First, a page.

That percentage is obviously a subjective estimate, but conversations among Doha's niqabi women tend to confirm it. However, they also confirm that tendencies don't tell us anything about individual cases. Just half an hour after the conversation with Aisha I receive an e-mail with just three sentences: "Thanks for your interview request. I'm not a good person to talk to, I only wear niqab because my husband wants me to. I hate it. Best regards."
"He should be jealous!"
Nashwa Ibrahim's husband also prefers his wife to wear a facial veil. But in her case, this is much to her delight. In Nashwa's eyes, a husband who doesn't mind if other men see his wife's face doesn't sufficiently value and respect his wife. "I would be very hurt if he did not insist on my wearing niqab," she says. "He should care about who gets to see my face! The face is a woman's beauty and a source of attraction for other men. He should be jealous!"
If there's one thing that most women wearing the niqab share, it may be the belief that encounters between men and women lead to problems that they think a veil can contain. "If Europeans deny that men and women are different, then they are lying to themselves," says Nashwa. Kathleen adds: "Of course you can say: It's men who have to change, they shouldn't stare at women anymore, they should stop harassing them. But God has created men in such a way that they are easily attracted by women. That’s not going to change, just because some women say they don't like it. The Islamic dress code is a way of dealing with this reality. Men have to do their part, but women can help them if they cover themselves."
The more women in Qatar enter the workforce, the more start wearing niqab. Up until the 1990s, working in a mixed environment was almost unheard of. Today, it has become standard practice, but this doesn't mean people find it normal. The niqab has become a coping mechanism, a portable separation device between men and women that allows both to feel at ease in each others' presence.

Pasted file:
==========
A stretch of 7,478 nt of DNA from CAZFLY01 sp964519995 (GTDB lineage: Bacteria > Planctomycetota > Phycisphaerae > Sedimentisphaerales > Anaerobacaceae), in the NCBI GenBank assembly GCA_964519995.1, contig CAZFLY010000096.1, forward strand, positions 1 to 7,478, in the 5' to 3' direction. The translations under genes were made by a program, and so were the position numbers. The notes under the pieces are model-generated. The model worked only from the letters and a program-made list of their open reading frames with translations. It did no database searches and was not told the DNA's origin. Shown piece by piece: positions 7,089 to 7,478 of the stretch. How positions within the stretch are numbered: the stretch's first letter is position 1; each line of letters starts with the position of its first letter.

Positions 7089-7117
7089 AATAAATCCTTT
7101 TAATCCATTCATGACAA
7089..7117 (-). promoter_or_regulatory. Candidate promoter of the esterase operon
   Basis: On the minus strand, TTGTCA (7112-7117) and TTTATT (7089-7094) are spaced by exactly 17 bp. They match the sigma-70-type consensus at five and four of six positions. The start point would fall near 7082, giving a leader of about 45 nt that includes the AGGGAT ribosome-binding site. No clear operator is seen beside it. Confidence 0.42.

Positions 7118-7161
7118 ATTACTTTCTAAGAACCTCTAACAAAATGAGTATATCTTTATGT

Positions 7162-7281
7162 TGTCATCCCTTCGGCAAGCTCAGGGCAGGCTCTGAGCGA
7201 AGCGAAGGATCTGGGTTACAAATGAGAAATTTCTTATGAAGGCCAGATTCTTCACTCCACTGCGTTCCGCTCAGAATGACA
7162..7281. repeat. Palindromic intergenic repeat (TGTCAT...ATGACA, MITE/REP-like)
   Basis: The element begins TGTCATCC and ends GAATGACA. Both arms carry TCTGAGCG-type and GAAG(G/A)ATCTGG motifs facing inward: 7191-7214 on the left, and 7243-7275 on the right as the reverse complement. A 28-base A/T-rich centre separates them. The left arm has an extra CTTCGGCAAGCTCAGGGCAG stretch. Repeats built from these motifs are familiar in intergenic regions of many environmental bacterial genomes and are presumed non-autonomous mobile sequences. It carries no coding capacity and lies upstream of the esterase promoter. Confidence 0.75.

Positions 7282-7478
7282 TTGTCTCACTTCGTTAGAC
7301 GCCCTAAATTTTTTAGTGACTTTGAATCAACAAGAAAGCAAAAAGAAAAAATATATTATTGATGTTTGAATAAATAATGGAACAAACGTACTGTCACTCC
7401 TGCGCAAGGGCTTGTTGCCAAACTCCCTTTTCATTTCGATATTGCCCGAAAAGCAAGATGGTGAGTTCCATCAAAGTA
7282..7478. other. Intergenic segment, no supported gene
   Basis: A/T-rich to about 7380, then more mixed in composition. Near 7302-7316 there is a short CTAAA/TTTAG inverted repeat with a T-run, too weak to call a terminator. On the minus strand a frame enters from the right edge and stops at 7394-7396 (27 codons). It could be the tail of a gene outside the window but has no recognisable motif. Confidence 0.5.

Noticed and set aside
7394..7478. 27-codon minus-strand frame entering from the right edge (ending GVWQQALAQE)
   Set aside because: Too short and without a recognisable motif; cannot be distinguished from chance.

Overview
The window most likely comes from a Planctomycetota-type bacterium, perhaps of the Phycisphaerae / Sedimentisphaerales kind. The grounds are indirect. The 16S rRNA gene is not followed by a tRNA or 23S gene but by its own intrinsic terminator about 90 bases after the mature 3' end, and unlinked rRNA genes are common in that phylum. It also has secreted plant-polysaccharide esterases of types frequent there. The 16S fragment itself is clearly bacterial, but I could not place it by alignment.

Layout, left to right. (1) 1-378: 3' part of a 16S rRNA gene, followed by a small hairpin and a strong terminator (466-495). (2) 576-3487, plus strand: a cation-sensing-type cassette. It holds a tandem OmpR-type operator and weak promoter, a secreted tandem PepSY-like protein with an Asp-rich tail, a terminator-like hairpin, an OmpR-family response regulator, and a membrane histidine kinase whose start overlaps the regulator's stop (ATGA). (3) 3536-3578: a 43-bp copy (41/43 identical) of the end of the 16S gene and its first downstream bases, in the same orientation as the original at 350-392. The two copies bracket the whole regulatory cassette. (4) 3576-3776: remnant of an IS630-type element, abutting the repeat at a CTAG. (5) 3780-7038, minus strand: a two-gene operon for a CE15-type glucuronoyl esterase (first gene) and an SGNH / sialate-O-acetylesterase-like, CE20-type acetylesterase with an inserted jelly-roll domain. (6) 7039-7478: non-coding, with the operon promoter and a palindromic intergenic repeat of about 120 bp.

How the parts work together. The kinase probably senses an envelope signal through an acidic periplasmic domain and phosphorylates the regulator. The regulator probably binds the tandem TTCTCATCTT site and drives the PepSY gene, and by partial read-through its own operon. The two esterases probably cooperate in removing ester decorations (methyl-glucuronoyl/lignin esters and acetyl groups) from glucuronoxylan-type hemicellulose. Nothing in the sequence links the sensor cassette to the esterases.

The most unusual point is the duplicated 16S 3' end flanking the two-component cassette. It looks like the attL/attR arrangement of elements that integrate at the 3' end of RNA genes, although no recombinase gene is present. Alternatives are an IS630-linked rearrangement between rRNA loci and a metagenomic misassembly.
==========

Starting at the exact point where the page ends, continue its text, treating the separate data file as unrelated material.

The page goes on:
A bit of privacy in public places
Specifically religious reasons for the niqab are not nearly as prominent as one might think. None of the women I spoke to thought of the veil as a religious duty. Both Nada and Nashwa do agree that it's "preferable" to wear one, but they invariably end up talking about reasons that are very much down-to-earth: "When I'm with my husband in a shopping mall and we meet some of his friends... if I didn’t wear niqab I’d feel uncomfortable if they could see me," says Nashaw, while Nada states with a sigh: "In Doha everybody knows everybody, I don't want to be recognized all the time and have people talk about what I did yesterday!"
Especially in the Gulf region, the niqab symbolises a bit of privacy in societies that can be highly invasive. As long as many Arab capitals function like small European villages, with every movement registered by the extended family, with people putting seemingly endless energy into observing and judging others, the veil is not perceived as a restriction on personal space. On the contrary, many feel it opens up space and think of their niqab as a kind of sanctuary.
But how does it feel to wear a facial veil in the West, where the line between public and private is drawn with much different contours? When outside of the Middle East, Kathleen and Aisha only wear hijab. Niqab, they say, doesn't seem to fit elsewhere. Nashwa regularly flies to Paris, London or Munich to shop and adapts her style to the context: "Over there, I wear my black abaya and a headscarf. I know that Europeans don't like the black, but I don't want to change the colour." And how about men looking at her face? "In Europe, nobody knows me. And... how can I explain this?... The men over there are different. I feel like they don't see me at all."
Only one of the four would never trade her niqab for a simple hijab, not even in Europe. Nada says she'd feel uncomfortable and unprotected without it – a bit like a German woman wearing a bikini in the middle of the city. "I would like to come to Germany. I'd like to meet the people and to explain why I'm wearing this," she says. "But I'm afraid they wouldn't like me. That they would see only my niqab, not me."
© Qantara.de 2010
Stefanie Doetzer is a journalist specializing in issues relating to Islam and the Middle East. From 2008–2010 she worked for the news channel Al Jazeera in Doha.
Editor: Lewis Gropp/Qantara.de